Something is about to happen that has happened only once before in my life. I have finally reached the point at which I will send my new book forth into the world. I have six readers whom I trust and who have agreed to read the book and provide criticism before I do the final edit.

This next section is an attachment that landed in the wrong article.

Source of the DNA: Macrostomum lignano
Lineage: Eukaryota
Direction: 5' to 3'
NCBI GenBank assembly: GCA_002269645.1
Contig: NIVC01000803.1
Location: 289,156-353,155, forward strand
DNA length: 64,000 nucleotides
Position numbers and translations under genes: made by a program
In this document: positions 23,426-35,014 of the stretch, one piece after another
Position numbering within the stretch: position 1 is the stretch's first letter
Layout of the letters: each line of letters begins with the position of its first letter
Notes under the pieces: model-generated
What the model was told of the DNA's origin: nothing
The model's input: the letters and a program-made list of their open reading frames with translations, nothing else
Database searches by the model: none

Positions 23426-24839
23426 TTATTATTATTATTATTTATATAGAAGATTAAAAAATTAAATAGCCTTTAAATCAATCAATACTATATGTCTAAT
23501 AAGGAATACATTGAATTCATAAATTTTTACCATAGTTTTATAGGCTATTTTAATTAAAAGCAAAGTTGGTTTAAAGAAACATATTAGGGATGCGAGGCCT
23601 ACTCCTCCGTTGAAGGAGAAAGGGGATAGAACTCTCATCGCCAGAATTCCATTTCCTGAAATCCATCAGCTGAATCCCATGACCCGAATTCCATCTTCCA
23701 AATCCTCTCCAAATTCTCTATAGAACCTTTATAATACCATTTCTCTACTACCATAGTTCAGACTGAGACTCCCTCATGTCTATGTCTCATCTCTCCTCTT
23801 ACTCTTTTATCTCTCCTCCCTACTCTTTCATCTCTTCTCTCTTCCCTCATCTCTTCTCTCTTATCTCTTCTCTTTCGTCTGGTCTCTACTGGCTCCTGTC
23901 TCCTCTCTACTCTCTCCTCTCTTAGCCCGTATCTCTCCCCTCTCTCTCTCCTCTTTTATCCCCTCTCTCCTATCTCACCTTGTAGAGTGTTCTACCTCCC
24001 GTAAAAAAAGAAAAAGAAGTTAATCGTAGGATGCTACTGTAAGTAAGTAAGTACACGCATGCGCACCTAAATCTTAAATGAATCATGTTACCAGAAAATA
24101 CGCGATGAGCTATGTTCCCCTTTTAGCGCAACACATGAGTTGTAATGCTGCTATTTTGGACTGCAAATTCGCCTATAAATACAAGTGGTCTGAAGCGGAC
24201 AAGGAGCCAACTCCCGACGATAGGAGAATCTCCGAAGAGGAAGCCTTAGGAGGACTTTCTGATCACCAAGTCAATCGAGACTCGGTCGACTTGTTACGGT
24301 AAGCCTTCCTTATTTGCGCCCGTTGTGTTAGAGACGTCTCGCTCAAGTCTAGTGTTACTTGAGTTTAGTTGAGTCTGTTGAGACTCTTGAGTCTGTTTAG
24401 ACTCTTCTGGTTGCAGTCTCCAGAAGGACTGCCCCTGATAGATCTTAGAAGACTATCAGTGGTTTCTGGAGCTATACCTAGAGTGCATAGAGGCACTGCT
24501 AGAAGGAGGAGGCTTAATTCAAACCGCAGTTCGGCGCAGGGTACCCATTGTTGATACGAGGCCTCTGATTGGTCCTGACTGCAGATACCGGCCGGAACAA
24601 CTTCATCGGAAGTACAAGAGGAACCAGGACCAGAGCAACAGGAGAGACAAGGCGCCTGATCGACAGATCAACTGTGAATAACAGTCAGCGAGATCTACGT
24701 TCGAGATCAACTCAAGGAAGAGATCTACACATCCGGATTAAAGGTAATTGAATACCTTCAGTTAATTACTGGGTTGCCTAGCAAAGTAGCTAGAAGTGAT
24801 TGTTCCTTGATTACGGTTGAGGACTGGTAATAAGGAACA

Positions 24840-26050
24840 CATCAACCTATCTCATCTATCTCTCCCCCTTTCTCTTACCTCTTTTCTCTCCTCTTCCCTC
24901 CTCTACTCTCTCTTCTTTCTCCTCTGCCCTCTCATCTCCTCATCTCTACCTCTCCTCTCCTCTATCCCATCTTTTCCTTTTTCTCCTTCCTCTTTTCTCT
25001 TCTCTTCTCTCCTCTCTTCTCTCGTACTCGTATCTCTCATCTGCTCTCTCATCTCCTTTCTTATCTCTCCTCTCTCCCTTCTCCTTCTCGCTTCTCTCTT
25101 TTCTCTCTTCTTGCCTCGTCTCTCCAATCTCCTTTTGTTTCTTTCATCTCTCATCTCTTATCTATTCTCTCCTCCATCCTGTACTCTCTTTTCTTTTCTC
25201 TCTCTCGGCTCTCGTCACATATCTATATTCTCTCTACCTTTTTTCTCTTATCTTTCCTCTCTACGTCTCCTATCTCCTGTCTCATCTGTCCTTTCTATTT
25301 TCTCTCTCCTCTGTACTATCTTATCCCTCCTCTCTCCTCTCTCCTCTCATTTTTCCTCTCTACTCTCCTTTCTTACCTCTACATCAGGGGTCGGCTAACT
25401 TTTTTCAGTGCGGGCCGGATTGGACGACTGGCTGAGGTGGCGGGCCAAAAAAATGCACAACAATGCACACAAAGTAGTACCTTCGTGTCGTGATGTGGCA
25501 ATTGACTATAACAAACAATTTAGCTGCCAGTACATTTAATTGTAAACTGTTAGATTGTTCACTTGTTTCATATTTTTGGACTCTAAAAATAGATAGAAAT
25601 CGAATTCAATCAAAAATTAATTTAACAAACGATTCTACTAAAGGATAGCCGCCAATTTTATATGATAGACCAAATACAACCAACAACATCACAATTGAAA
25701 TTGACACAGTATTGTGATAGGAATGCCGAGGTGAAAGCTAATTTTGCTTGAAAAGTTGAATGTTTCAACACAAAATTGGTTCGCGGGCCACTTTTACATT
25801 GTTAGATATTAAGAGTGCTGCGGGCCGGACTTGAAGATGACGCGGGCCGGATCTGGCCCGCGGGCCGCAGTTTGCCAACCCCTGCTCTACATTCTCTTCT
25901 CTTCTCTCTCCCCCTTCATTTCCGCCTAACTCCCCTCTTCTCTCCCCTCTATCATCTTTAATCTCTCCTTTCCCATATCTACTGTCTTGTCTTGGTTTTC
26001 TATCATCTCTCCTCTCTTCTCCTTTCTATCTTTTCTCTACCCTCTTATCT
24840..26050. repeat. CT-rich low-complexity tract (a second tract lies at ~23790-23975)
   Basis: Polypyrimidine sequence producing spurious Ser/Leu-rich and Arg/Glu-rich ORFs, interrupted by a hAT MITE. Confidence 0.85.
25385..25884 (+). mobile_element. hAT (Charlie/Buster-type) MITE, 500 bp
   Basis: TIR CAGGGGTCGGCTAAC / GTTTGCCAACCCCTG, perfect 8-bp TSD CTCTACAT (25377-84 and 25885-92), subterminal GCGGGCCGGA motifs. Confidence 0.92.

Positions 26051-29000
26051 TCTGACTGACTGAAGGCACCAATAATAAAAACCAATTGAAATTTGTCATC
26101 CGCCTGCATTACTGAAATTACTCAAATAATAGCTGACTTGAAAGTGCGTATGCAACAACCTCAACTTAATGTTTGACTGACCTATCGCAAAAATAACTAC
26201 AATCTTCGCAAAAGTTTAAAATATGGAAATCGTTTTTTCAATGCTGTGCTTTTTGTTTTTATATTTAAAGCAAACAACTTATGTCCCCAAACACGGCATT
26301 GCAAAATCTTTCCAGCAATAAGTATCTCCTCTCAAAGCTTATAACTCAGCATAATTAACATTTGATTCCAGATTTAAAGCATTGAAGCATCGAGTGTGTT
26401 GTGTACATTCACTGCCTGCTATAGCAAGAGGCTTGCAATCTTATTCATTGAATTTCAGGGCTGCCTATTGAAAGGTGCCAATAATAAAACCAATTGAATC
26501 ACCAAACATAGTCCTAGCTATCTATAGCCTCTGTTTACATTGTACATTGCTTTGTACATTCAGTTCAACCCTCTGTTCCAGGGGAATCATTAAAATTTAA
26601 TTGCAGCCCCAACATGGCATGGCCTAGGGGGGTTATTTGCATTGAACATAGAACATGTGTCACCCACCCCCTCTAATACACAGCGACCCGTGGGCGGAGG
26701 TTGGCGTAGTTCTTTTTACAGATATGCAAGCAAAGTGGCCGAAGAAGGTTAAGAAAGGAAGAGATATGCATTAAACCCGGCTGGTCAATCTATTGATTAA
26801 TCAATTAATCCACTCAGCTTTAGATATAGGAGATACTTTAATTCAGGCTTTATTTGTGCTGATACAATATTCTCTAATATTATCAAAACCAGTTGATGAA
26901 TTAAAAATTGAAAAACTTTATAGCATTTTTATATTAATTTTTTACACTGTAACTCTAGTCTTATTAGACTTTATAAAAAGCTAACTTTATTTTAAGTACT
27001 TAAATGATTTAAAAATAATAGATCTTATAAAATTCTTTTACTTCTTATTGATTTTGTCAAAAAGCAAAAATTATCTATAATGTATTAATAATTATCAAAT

Of course, I “finished” the book a while ago, and that was very nice, but all it really meant was that it was time to go through it and find all the parts that sucked and change them so that they sucked less. I hate that part of writing and laziness plus my job plus getting sick about 8,000 times since Christmas really conspired to make this process take much longer than I wanted it to. Still, preparing to pass a book out to people is one of my favorite parts. Books aren’t like short stories. You don’t just slap a title at the top of the first page and email it to whoever. There’s a title page and then a page with a couple of quotes from other books (Winesburg, Ohio and All the King’s Men) that I feel capture the essence of what the book is really about. (Yes, I know how pretentious that sounds.) In this book there are even three parts that are themselves divided into chapters. I don’t know why, but it’s really enjoyable to go through and put all of that stuff in. Even though the book isn’t finished. In an important way, this is the most finished it will ever feel. Undoubtedly, there will be changes. Some of them may be pretty significant. This book is almost twice as long as my last one, and I’m fairly certain there are things I didn’t pull off and things that I repeated too often and things that just don’t need to be there. That’s why I’m handing it out. But, in a few days when I print it off, I will be able to hand it to someone and it will feel like handing them a book and not just a stack of chapters which is sort of what it feels like to finish the first time. So, if I haven’t done this before, I’d like to give a little history of the book: